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In the company of Delhi’s living landmark.
[Text and pictures by Mayank Austen Soofi]
There are two kinds of Delhiwallas. Those who have been to Khushwant Singh's living room and those who have not. I have been to Apartment no. 49-E, Sujan Singh Park.
However, the author of Train to Pakistan, itmustbesaid, could not overwhelm me with his greatness. He hardly registered my presence. Only once, when I refused an offer of whiskey, did he turn to 'check me out'. "Please poke around in the refrigerator for some fruit juice", he said and turned back his attention to whiskey-drinking guests.
These guests, of course, are a lucky bunch of people. They're usually puffed up with pride for managing to sneak inside one of the city's most hoity-toity addresses. Most are (wannabe) authors, journalists, bureaucrats, and industrialists. Some of these journos, as Mr Singh complained to a friend, pass off these evening chats as exclusive interviews in the next day’s newspapers. The author now request regular visitors not to bring along their friends. He says he is very old and finds it exhausting to make new acquaintances.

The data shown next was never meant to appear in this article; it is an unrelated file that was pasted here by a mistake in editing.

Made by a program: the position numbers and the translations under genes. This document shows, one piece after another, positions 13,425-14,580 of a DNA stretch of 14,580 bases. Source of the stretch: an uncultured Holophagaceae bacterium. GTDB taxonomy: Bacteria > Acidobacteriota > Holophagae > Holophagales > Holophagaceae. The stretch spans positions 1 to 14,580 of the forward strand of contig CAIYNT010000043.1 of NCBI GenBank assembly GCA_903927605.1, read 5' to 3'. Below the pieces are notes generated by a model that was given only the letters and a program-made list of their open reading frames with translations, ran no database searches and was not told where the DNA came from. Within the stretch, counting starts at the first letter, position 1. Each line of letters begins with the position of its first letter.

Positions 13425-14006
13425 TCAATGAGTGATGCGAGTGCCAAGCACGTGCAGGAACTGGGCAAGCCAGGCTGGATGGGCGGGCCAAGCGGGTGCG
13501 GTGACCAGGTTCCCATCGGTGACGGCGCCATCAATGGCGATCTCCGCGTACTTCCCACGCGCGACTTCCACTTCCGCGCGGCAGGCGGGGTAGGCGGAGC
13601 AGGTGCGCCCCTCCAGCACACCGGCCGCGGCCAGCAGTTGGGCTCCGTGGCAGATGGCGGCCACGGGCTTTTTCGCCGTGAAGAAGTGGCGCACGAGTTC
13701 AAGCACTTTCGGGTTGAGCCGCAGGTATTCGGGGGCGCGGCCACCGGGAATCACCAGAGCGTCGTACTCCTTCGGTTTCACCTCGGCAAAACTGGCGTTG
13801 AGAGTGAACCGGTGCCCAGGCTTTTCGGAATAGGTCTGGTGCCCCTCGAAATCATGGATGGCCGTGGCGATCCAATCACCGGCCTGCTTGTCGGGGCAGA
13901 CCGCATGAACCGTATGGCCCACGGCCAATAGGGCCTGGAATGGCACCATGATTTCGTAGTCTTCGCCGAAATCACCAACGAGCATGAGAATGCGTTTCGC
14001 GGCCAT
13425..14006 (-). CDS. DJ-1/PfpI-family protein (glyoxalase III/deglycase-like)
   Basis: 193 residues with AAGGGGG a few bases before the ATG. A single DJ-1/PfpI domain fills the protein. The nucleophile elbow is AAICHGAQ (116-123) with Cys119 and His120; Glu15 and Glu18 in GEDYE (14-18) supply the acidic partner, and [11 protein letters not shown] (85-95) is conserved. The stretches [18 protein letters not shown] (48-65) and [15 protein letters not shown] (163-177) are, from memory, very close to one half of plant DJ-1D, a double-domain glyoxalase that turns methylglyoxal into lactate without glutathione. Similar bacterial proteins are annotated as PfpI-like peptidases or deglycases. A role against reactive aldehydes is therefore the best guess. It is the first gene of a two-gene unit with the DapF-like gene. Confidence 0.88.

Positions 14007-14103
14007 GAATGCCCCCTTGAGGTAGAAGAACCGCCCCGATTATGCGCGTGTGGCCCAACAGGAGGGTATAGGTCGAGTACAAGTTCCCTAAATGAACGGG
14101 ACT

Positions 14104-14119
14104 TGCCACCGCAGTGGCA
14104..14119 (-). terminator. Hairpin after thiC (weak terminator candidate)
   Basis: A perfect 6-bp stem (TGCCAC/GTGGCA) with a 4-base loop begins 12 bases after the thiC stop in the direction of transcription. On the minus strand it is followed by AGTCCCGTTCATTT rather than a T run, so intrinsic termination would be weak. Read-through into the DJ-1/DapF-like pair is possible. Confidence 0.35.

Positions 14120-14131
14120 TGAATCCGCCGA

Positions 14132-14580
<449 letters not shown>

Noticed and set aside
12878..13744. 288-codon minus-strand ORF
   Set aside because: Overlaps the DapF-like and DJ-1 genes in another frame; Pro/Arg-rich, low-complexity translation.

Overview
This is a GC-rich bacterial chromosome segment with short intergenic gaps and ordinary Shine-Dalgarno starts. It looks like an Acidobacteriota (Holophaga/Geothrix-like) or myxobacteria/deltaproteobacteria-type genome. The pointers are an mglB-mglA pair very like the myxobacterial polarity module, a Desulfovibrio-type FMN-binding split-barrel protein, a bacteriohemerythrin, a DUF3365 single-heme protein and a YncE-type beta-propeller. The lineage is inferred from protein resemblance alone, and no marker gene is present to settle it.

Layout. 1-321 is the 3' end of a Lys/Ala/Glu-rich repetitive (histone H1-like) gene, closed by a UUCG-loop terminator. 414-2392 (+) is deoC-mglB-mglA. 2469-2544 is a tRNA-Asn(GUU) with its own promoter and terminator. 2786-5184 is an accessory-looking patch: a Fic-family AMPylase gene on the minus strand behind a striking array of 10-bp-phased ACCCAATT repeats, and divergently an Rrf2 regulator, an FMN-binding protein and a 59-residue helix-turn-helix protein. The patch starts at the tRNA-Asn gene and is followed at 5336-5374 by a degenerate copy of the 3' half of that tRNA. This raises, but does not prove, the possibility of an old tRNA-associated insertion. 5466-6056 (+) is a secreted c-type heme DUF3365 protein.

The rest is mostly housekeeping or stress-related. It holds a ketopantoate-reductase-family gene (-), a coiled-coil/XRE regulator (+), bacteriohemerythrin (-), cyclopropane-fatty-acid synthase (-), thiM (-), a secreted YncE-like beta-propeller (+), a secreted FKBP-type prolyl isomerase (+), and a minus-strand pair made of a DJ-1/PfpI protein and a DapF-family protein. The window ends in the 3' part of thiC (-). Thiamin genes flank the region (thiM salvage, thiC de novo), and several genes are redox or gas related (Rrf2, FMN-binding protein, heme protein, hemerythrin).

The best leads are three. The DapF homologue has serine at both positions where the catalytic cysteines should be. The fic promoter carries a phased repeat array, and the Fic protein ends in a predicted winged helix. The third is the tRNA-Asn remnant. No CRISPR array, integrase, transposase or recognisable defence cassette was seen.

The guests don't mind. Elegant and soft-spoken, they talk loudly for Mr Singh's benefit since he is nearing... as they say 100, and can no longer hear clearly. But they lower down their voices while talking among themselves. When this happens, Mr Singh looks amusingly from one face to another or just focus on his peg.
Along with a messed-up scent of booze, kebabs, and sandwiches, there floats an unmistakable whiff of unofficial hierarchy in the drawing room. Ms Sheela Reddy, the book editor of Outlook magazine, stands out as the prima donna. A daily presence in the durbar, she is often chosen for the honour of measuring the peg for our author. Other regulars include a string of important Pakistanis visiting the town. They are summoned to Sujan Singh Park to brief the author with the latest on Lahore's society gossip.
But as the clock strikes half past eight, everyone gets up to leave. Mr Singh, a morning person, is very particular about his time. The rule does not spare even Ms Reddy. Out goes everyone.
Am I lonely?
Am I lonely? Perhaps not!
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